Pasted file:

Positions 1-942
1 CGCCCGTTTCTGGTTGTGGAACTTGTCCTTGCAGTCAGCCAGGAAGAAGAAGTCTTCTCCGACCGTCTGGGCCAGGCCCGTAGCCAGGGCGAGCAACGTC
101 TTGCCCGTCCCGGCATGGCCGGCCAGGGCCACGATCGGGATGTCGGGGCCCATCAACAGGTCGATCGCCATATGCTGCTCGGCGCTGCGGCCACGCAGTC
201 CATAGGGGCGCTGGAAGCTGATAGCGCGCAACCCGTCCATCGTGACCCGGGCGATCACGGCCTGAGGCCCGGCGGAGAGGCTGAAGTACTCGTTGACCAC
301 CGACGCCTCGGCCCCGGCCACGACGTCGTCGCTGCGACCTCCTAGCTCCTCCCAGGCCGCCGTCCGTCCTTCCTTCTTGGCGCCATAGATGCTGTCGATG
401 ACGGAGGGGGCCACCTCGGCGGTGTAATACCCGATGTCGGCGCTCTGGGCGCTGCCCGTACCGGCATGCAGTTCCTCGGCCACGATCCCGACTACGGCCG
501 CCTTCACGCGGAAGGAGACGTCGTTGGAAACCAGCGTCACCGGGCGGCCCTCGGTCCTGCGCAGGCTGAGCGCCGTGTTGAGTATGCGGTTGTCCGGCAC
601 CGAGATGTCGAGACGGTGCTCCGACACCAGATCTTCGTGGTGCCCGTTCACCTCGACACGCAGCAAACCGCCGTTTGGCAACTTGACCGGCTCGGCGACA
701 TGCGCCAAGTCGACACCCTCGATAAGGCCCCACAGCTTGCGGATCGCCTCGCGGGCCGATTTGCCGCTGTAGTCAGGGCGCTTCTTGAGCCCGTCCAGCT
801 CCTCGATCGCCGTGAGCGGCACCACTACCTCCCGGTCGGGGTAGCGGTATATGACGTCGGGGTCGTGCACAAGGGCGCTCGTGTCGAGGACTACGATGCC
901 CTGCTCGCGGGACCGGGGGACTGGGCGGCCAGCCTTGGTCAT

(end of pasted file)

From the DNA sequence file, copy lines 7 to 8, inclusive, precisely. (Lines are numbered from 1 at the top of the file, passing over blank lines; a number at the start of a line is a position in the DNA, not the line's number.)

501 CCTTCACGCGGAAGGAGACGTCGTTGGAAACCAGCGTCACCGGGCGGCCCTCGGTCCTGCGCAGGCTGAGCGCCGTGTTGAGTATGCGGTTGTCCGGCAC
601 CGAGATGTCGAGACGGTGCTCCGACACCAGATCTTCGTGGTGCCCGTTCACCTCGACACGCAGCAAACCGCCGTTTGGCAACTTGACCGGCTCGGCGACA